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What to make of the running back situation in Dallas

The Cowboys have Tony Pollard and Ezekiel Elliott, and s decision on how to utilize them.

Detroit Lions v Dallas Cowboys Photo by Cooper Neill/Getty Images

With the Cowboys high scoring output in Week 8 versus the Chicago Bears with Ezekiel Elliott out of the lineup, is that a sign that the franchise should go in a different direction in the backfield? There are a variety of ways to approach this situation, but there is one thing for certain, having two quality running backs on the roster is a good problem to have. Let’s breakdown this situation from a couple different angles to have a better idea at what we are looking at exactly.

Let’s talk about the financial part of this equation

Elliott, as we know, signed a monster contract extension back in 2019 which came out to $90 million over six years. Depending on which metric you look at from a financial perspective, Zeke is in the top three in just about every category when it comes to how NFL running backs are getting paid. Many thought that Zeke would set the running back market up for more backs to get bigger paydays. That just hasn’t happened as often as expected.

Kudos to Elliott and his agents for getting him that big contract when they did. Players should get as much money as they can while they are still in the league given the toll football takes on the human body. Elliott currently will not become an unrestricted free agent until his age 32 season of 2027.

Speaking of unrestricted free agency, Tony Pollard is about to be free to sign anywhere he chooses as his rookie deal signed in 2019 expires at the end of the 2022 season. Since joining the Cowboys as a fourth-rounder, Pollard is averaging about $800,000 a year. That number is certainly going to increase significantly once he hits the open market in 2023.

Elliott makes an absurd amount of money given his statistical production as of late compared to his counterpart. Pollards stats are much more appealing and a better return on investment these days. With the amount of money Pollard is expected to claim on the open market after this season, it is going to take some financial maneuvering if they want to keep paying Zeke what he’s making and to pay the new money Pollard will be commanding. It’s unlikely they can have both.

Has Ezekiel Elliott fallen off enough from a talent perspective to be supplanted by Tony Pollard?

In Week 8, Pollard showed the world what many supporters of America’s Team already knew, he is a really dynamic player who could score almost every time he gets the ball in his hands. Now obviously, that in reality isn’t going to happen, but he has something that Elliott these days doesn’t possess, and that is game-breaking ability. That isn’t a knock on Zeke, it’s more of a compliment towards the ability of Tony Pollard to hit for bigger runs these days as compared to Zeke. Elliott still is a good player who puts up solid numbers each and every game, but for the amount of money the Cowboys are paying him, solid isn’t enough in many folks eyes.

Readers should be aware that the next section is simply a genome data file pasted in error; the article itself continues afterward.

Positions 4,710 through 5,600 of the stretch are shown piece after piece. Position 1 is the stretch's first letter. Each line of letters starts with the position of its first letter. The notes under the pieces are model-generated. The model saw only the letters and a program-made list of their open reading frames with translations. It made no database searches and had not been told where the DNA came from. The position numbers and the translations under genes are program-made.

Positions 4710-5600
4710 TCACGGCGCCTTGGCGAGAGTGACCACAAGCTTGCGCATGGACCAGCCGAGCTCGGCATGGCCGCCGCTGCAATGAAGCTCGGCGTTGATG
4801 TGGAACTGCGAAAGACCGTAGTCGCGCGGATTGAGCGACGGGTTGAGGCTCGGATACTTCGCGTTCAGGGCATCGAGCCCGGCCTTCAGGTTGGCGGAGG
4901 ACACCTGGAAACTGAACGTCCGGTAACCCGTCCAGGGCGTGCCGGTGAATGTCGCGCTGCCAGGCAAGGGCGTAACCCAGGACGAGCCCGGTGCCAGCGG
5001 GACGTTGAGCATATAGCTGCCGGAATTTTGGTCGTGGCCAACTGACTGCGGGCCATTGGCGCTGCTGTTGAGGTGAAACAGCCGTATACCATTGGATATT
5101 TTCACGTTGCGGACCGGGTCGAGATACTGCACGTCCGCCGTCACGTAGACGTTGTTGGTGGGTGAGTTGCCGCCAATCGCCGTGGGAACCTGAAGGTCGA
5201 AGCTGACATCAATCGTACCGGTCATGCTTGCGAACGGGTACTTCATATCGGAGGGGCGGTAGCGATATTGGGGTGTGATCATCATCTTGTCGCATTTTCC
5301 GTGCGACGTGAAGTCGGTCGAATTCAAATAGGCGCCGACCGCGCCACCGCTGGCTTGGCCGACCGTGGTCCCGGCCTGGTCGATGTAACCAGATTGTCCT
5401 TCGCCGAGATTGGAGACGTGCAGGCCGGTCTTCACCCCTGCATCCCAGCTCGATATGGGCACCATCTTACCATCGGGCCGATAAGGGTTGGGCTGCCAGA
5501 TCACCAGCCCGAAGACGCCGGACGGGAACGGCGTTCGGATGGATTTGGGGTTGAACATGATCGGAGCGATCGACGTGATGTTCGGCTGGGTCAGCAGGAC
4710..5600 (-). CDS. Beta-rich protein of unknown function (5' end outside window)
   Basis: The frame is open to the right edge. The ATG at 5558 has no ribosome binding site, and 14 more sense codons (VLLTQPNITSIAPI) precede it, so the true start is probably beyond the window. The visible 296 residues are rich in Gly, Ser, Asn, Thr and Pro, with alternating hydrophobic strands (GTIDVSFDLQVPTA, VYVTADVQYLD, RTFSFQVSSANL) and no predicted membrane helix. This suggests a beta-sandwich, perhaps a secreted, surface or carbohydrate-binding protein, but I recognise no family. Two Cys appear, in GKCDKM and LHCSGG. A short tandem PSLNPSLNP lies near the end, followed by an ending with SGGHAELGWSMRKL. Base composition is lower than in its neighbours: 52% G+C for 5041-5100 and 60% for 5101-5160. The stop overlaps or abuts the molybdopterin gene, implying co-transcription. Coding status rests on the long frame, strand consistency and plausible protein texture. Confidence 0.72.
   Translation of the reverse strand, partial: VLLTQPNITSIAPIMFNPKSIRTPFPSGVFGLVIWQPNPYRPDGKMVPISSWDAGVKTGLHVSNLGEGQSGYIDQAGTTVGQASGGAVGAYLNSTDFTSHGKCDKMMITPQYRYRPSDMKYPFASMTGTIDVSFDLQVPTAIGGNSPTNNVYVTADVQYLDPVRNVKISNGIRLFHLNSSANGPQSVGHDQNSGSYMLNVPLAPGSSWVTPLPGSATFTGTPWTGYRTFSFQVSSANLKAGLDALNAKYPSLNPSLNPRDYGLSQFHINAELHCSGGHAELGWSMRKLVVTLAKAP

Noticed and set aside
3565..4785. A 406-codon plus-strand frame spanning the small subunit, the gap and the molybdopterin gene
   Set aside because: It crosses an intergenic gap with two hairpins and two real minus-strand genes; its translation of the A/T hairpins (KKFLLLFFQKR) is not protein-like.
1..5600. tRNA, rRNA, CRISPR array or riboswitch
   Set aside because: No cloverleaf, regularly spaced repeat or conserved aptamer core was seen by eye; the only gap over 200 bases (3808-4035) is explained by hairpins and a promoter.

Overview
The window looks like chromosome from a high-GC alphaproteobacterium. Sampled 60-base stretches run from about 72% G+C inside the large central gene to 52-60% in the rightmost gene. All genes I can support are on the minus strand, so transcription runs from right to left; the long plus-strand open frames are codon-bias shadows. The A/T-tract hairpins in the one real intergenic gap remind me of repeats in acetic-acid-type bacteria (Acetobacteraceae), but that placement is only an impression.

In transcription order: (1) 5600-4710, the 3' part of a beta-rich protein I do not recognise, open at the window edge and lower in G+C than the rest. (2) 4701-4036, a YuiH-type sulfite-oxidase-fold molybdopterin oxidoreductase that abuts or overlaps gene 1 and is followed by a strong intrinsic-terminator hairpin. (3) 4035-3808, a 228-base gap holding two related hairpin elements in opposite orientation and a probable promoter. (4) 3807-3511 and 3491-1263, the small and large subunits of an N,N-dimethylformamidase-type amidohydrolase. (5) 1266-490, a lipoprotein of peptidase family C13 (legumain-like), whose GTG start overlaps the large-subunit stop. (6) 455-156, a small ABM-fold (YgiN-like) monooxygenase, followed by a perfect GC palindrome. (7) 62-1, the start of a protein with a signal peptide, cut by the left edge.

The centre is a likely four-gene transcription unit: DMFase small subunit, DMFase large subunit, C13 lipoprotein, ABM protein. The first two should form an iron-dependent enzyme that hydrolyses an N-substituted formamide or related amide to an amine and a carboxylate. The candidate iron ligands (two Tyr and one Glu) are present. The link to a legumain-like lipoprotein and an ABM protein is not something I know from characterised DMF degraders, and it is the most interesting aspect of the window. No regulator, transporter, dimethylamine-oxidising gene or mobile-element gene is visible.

Believe it or not, Elliott is still floating around 1,000 yards each of the last two seasons. The unfortunate part about Elliott’s decline is that his average rushing yards per game for his first three seasons was floating around 100. Some other names that floated around the 100 yard mark per game on the ground were guys like Jim Brown and Barry Sanders. Those two were pretty good. Nowadays, Zeke averages 63.3 yards rushing each game. Players who currently possess an average similar to Zeke’s 63.3include Leonard Fournette and Melvin Gordon. Both of those players are still decent running backs in today’s game. The point is, Elliott’s first few years in the league were at such a high level, that even with the drop off being what it is on a per game basis, he is still a quality starting running back in today’s game.

For the remainder of 2022, what is the best plan of attack to best utilize both Elliott’s and Pollard’s strengths?

Both running back’s have a different style to their game and complement each other very well. The status quo has been Elliott handles just under 16 carries a game whereas Pollard handles just over 10 carries a game. This is your typical 60-40 backfield. Sure, Zeke’s runs aren’t as flashy as Pollard’s but they sure are effective. Just when the opposing defense has gotten used to Zeke’s straightforward style, bringing in a more jitterbug style of a back like Pollard can really throw off the defense. When you can throw off the defense, big plays tend to open up.

The moral of the story is let Zeke eat and soften up that opposing defense and sprinkle in Pollard for those gash plays. When done effectively, it keeps the opposing defense’s guessing. From an average yards per game perspective, both back’s log the exact same total yardage at 63.3. I cannot make that up and when I saw those numbers heading into the bye week for the first time, I honestly couldn’t believe it. The Cowboys coaching staff seems to have a plan regarding this backfield, and at this stage, “if it ain’t broke, don’t fix it”.

What comes after the bye week regarding this backfield duo should be an interesting development. If this duo can keep being as effective as they are and add in the ingredient of a healthy franchise quarterback, Dak Prescott, then this well-oiled machine should have a very successful second half en route to another playoff berth. Enjoy it now Cowboys fans, because this quite frankly could be the final stretch of having the dynamic duo of Ezekiel Elliott and Tony Pollard together with a star on their helmets.

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